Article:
Flood

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Flood in Dresden, Germany, in 2002

Sometimes a river receives a lot of extra water, either from lots of rain or other natural disasters. When this happens, the water overflows from its normal path in the river bed and possibly onto dry land. This is called a flood.

During a flood, people should move themselves and their most precious belongings to higher ground quickly. The process of leaving homes behind in search of a safe place is called evacuation.

Pollution of drinking water[change | edit source]

Autumn mediterranean flooding in Alicante, Spain, September of 1997

During a flood there is plenty of water, but it is mostly polluted and not safe to drink. If people drink the dirty water, they may suffer from illnesses or diseases such as typhoid and cholera. People can get ready to survive a flood by filling many containers with fresh and clean drinking water and using sandbags to protect their houses or storing foods and soak up the water.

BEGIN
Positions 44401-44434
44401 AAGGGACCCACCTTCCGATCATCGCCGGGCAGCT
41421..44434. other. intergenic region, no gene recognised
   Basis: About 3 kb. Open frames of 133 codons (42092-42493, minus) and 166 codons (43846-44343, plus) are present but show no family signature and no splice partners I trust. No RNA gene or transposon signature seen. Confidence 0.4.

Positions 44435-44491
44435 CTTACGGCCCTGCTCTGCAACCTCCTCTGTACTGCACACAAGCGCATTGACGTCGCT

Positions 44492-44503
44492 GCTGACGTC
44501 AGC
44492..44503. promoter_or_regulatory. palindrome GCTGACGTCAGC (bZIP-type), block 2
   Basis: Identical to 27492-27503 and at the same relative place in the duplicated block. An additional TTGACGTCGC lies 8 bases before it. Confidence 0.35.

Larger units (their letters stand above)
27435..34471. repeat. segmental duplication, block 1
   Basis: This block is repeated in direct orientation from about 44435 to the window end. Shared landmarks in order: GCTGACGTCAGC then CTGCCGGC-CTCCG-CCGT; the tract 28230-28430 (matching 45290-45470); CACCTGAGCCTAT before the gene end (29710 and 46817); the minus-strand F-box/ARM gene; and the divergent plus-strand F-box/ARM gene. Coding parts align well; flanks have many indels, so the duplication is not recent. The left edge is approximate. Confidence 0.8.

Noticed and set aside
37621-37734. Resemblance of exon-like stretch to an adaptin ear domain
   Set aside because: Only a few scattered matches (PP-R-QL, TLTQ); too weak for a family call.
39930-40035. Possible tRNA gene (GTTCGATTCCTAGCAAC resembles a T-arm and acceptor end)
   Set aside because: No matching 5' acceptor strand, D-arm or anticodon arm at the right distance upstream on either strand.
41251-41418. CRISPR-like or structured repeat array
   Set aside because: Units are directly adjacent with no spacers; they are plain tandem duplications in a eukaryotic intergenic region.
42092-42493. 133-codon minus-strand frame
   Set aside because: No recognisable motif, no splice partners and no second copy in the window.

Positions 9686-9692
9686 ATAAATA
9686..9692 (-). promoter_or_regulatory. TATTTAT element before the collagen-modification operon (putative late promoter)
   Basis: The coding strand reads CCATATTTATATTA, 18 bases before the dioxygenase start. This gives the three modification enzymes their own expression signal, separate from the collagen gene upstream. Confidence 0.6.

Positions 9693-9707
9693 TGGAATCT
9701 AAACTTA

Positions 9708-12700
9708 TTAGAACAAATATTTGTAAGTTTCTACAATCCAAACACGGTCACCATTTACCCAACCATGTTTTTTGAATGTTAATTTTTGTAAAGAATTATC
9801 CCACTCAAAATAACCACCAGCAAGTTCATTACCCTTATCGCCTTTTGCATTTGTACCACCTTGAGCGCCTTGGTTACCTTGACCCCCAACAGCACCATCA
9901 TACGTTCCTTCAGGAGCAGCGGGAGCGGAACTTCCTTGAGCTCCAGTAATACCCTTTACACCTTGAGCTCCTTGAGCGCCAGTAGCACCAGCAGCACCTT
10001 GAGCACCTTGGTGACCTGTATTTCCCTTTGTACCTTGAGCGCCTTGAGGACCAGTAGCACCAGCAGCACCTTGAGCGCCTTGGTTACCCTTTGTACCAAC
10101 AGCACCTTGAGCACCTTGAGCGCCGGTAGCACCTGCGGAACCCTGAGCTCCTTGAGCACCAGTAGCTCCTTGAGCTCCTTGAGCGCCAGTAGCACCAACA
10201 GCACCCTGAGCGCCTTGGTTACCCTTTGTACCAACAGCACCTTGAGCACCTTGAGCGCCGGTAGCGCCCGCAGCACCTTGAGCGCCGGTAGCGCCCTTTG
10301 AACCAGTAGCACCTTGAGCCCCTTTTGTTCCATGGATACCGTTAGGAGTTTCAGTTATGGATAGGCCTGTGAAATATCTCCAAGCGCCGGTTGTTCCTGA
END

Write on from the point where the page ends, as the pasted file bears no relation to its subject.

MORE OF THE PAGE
Causes of floods[change | edit source]

Flooding is usually caused by a volume of water within a body of water, such as a lake, overflowing. The result is that some of the water travels to land, and 'floods' the area. Floods can also occur in rivers, when the strength of the river is so high it flows out of the river channel, particularly at bends or meanders and causes damage to homes and businesses alongside the river. While flood damage can be prevented by moving away from rivers and other lakes, people have lived and worked by the water to seek sustenance, and capitalize on the gains of cheap and easy travel and commerce easily, by being near water.

2010-11 Floods in Queensland[change | edit source]

In 2010 and 2011, Queensland floods hurt Australia's Gross Domestic Product (GDP) by wiping as much as $9 billion off export revenues.

Operations at about 40 coal mines in central Queensland's Bowen Basin were disrupted because of the floods. Crops were damaged and grazing lands were underwater.